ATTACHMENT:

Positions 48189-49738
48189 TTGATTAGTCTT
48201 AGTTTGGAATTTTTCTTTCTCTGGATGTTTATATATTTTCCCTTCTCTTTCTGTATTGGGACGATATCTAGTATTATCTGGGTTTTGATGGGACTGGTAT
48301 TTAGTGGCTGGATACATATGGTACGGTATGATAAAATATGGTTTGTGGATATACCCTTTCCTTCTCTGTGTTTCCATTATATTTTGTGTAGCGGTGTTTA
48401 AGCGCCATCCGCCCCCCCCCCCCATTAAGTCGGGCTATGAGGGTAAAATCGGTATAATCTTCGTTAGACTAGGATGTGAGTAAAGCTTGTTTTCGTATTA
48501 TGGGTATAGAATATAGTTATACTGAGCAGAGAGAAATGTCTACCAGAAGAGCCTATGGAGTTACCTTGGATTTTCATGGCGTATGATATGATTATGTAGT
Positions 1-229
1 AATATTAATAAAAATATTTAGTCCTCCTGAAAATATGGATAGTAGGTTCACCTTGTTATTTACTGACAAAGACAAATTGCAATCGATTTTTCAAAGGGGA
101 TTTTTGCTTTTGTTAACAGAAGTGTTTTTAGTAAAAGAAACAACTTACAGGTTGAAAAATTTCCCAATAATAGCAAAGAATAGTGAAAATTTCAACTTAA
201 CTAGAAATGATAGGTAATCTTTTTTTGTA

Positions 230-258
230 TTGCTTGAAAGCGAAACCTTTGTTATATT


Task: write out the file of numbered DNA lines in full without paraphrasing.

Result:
Positions 48189-49738
48189 TTGATTAGTCTT
48201 AGTTTGGAATTTTTCTTTCTCTGGATGTTTATATATTTTCCCTTCTCTTTCTGTATTGGGACGATATCTAGTATTATCTGGGTTTTGATGGGACTGGTAT
48301 TTAGTGGCTGGATACATATGGTACGGTATGATAAAATATGGTTTGTGGATATACCCTTTCCTTCTCTGTGTTTCCATTATATTTTGTGTAGCGGTGTTTA
48401 AGCGCCATCCGCCCCCCCCCCCCATTAAGTCGGGCTATGAGGGTAAAATCGGTATAATCTTCGTTAGACTAGGATGTGAGTAAAGCTTGTTTTCGTATTA
48501 TGGGTATAGAATATAGTTATACTGAGCAGAGAGAAATGTCTACCAGAAGAGCCTATGGAGTTACCTTGGATTTTCATGGCGTATGATATGATTATGTAGT
Positions 1-229
1 AATATTAATAAAAATATTTAGTCCTCCTGAAAATATGGATAGTAGGTTCACCTTGTTATTTACTGACAAAGACAAATTGCAATCGATTTTTCAAAGGGGA
101 TTTTTGCTTTTGTTAACAGAAGTGTTTTTAGTAAAAGAAACAACTTACAGGTTGAAAAATTTCCCAATAATAGCAAAGAATAGTGAAAATTTCAACTTAA
201 CTAGAAATGATAGGTAATCTTTTTTTGTA

Positions 230-258
230 TTGCTTGAAAGCGAAACCTTTGTTATATT